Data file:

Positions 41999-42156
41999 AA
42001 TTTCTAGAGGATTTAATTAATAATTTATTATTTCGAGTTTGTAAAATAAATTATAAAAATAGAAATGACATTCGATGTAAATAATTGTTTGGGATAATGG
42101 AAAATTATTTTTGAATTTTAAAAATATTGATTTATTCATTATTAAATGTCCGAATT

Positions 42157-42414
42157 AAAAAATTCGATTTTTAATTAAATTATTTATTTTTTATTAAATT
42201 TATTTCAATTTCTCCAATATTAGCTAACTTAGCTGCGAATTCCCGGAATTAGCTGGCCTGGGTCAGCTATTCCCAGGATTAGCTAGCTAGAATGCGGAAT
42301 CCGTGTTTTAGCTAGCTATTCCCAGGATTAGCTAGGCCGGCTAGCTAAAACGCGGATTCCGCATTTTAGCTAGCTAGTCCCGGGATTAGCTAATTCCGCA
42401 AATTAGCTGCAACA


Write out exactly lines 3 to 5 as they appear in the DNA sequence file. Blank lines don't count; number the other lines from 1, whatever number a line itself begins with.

42001 TTTCTAGAGGATTTAATTAATAATTTATTATTTCGAGTTTGTAAAATAAATTATAAAAATAGAAATGACATTCGATGTAAATAATTGTTTGGGATAATGG
42101 AAAATTATTTTTGAATTTTAAAAATATTGATTTATTCATTATTAAATGTCCGAATT

Positions 42157-42414